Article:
An article in Sunday’s Global Times suggested that divorce rates were increasing in cross-national marriages in China due to “cultural differences, conflicts on how to raise their children, extramarital affairs and long-term separation caused by work or visa problems.” The article has prompted debate within Beijing’s international community, but do the facts support the headline?
The article quotes (but does not link to) a piece on cankaoxiaoxi.com which states that cross-national marriages are increasing by 1,000 a year in Beijing; but neither article gives an absolute figure, so we’re not told how many actual marriages this represents. We are told, though, how many divorces take place in these marriages: “173 cases in 2013, 203 cases in 2014 and 254 cases in 2015.”
If we assume that there were 1000 cross-national marriages in 2013, 2000 in 2014, and 3000 in 2015, then the divorce rate has actually more than halved, from 17.3 percent to 8.5 percent. Since it’s certain we didn’t start from zero cross-national marriages in 2012, then the decline is less dramatic, but the actual rate is even lower.
Compare this to the general divorce rate in Beijing – a staggering 39 percent – and you may start to wonder what’s going on. Global Times comes up with a 20 percent figure for cross-national divorces in Ningbo, Zhejiang Province, in the first half of 2013, but the oddly specific nature of the statistic leads inevitably to the suspicion that it’s something of an outlier. And it’s still lower than the overall US divorce rate of around 25 percent.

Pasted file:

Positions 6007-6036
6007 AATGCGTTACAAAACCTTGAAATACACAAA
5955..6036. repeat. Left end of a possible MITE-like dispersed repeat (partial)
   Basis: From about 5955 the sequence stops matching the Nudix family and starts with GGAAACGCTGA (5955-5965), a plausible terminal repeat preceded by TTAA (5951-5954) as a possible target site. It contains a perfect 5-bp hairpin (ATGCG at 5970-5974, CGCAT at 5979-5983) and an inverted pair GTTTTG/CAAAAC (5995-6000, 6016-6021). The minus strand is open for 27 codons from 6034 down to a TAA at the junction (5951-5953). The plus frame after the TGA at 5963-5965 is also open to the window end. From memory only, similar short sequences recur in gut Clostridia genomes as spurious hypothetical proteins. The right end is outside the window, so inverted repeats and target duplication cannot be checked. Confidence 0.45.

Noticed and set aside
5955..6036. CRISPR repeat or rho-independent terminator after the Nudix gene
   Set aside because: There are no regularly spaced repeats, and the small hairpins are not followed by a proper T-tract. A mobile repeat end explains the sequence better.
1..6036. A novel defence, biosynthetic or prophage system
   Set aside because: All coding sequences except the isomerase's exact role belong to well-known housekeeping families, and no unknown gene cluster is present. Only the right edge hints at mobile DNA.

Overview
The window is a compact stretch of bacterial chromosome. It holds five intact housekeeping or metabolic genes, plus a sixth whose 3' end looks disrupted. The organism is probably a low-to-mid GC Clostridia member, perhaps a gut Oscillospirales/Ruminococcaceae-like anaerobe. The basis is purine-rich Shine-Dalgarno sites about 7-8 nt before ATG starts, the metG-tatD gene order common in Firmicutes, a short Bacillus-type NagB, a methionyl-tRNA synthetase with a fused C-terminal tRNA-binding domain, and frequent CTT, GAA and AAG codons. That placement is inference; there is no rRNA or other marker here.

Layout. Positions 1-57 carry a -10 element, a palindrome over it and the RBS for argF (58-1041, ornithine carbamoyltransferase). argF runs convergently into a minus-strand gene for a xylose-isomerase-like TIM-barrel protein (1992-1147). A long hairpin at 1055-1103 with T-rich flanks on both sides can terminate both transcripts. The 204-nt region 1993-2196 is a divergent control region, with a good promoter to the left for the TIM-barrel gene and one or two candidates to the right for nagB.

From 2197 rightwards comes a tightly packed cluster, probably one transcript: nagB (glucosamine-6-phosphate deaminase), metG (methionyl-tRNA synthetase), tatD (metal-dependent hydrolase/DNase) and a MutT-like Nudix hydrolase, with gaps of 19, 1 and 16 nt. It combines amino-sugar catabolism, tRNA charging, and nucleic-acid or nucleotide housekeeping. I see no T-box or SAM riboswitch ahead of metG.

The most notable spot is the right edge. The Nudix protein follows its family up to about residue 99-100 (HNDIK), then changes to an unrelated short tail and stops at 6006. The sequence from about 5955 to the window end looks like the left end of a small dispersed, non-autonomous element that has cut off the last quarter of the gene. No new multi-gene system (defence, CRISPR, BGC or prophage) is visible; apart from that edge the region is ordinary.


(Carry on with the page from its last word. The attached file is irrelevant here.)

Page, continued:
Bereft of convincing statistical evidence, the article leans heavily on anecdotes. “When 33-year-old Ellen Chen decided to marry a Chilean man one month after meeting him, she had no idea that they would divorce four months later,” is a paraphrase of one such story. Well, perhaps she didn’t, but other people might have seen it coming, particularly when they discover that he had lied to her about his previous marriages and children. I would suggest to Ms. Chen, and to the writer of the article, that cultural differences may not have been the main problem there.
The other story, describing the break-up of a 30-year marriage between an American man and a Korean woman, is sad, but it seems odd that they managed to overcome their cultural differences for so long before the marriage eventually failed. A cynic, on reading that the American concerned “is now dating a Chinese woman”, might question whether we’re being told the whole story.
In short, there is no real evidence that cross-national marriages are more likely to fail, or that the divorce rate is increasing. What is certain, though, is that divorce rates in China are increasing, and that the marriage rate is falling, due to gender imbalance and the increasing independence of Chinese women. Might it be these anxieties which really lie behind Global Times’ eyecatching headline?
Photo: Jesslee Cuizon via Wikimedia Commons